Junctional escape beat

A junctional escape beat is a delayed heartbeat originating not from the atrium but from an ectopic focus somewhere in the atrioventricular junction.[1] It occurs when the rate of depolarization of the sinoatrial node falls below the rate of the atrioventricular node.[2] This dysrhythmia also may occur when the electrical impulses from the SA node fail to reach the AV node because of SA or AV block. It is a protective mechanism for the heart, to compensate for the SA node no longer handling the pacemaking activity, and is one of a series of backup sites that can take over pacemaker function when the SA node fails to do so.

Junctional escape beat

Signs and symptomsEdit

Junctional rhythms (if a bradycardia) can cause decreased cardiac output. Therefore, the person may exhibit signs and symptoms similar to other bradycardia such as lightheadedness, dizziness, low blood pressure, and fainting. This rhythm can usually be tolerated if the rate is above 50 beats per minute.


A junctional escape complex is a normal response that may result from excessive vagal tone on the SA node (e.g. digoxin toxicity), a pathological slowing of the SA discharge, or a complete AV block.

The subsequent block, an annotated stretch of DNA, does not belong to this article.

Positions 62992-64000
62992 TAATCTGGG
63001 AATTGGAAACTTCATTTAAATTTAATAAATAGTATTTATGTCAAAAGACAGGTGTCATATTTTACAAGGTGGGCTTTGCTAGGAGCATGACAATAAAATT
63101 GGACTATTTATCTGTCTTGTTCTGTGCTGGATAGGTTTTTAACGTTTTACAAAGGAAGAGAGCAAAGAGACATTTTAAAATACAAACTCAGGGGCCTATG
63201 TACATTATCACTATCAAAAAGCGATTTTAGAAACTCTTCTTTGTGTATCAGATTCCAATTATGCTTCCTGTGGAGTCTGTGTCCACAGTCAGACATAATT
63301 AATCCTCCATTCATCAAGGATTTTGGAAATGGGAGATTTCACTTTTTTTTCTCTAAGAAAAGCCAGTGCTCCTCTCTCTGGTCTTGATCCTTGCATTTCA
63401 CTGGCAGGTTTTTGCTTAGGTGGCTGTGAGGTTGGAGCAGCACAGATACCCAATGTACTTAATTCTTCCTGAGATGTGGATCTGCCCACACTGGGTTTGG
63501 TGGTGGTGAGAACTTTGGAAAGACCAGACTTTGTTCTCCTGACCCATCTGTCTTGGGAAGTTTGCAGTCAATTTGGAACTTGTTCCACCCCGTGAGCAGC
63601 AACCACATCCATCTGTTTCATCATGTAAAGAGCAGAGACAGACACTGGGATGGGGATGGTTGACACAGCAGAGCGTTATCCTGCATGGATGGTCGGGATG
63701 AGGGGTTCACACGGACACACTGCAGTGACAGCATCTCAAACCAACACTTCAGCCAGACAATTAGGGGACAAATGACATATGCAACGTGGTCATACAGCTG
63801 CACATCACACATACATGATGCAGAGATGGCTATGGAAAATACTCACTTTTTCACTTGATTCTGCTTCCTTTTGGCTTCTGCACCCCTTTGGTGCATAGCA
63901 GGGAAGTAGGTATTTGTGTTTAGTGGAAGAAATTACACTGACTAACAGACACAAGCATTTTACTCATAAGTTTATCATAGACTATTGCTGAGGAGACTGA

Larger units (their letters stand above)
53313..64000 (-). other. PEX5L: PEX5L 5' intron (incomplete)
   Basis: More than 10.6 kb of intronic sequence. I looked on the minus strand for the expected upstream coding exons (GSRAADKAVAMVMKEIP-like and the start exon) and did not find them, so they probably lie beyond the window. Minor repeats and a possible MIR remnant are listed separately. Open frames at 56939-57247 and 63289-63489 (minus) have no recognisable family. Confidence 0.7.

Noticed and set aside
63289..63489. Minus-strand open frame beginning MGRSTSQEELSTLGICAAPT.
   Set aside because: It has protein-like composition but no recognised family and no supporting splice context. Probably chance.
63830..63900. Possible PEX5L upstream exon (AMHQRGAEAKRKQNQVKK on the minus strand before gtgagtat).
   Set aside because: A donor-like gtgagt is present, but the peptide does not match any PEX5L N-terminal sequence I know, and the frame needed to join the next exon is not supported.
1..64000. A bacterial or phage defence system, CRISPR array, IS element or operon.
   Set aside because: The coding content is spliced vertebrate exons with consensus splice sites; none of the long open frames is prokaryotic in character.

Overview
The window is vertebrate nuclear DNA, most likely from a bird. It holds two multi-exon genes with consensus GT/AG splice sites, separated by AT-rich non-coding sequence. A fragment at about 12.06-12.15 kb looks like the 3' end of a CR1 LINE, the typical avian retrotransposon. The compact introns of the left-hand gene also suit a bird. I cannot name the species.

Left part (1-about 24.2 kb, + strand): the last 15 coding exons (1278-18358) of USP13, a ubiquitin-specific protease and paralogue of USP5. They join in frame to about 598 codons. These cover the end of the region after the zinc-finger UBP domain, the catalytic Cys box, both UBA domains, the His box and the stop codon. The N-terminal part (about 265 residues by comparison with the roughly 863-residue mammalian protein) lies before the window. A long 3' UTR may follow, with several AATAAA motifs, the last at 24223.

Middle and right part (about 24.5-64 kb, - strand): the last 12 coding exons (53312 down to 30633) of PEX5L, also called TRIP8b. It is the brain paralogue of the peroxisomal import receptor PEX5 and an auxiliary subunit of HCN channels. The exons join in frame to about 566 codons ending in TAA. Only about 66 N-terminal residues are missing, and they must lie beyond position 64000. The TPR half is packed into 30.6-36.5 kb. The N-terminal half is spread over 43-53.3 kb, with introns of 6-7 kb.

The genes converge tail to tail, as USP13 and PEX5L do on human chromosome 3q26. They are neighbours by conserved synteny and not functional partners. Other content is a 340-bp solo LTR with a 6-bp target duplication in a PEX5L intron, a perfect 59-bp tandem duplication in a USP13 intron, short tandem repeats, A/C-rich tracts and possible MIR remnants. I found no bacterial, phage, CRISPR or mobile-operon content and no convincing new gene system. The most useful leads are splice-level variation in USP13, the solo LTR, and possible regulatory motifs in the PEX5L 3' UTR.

• Rate: 35–60 bpm[3]
  • Rhythm: Irregular in single junctional escape complex; regular in junctional escape rhythm.
  • P waves: Depends on the site of the ectopic focus. They will be inverted, and may appear before or after the QRS complex, or they may be absent, hidden by the QRS.
  • P-R interval: If the P wave occurs before the QRS complex, the interval will be less than 0.12 seconds.
  • QRS Complex: Usually normal in duration and morphology, less than 0.12 seconds.

See alsoEdit


  1. ^ Abedin, Zainul; Conner, Robert (2012). Interpretation of Cardiac Arrhythmias: Self-Assessment Approach. Springer Science & Business Media. p. 234. ISBN 9781461546078. Retrieved 11 November 2017.
  2. ^ Catalano, Joseph T. (2002). Guide to ECG Analysis. Lippincott Williams & Wilkins. p. 140. ISBN 9780781729307. Retrieved 11 November 2017.
  3. ^ Conover, Mary Boudreau (2003). Understanding Electrocardiography. Elsevier Health Sciences. pp. 117–118. ISBN 978-0323019057. Retrieved 11 November 2017.

External linksEdit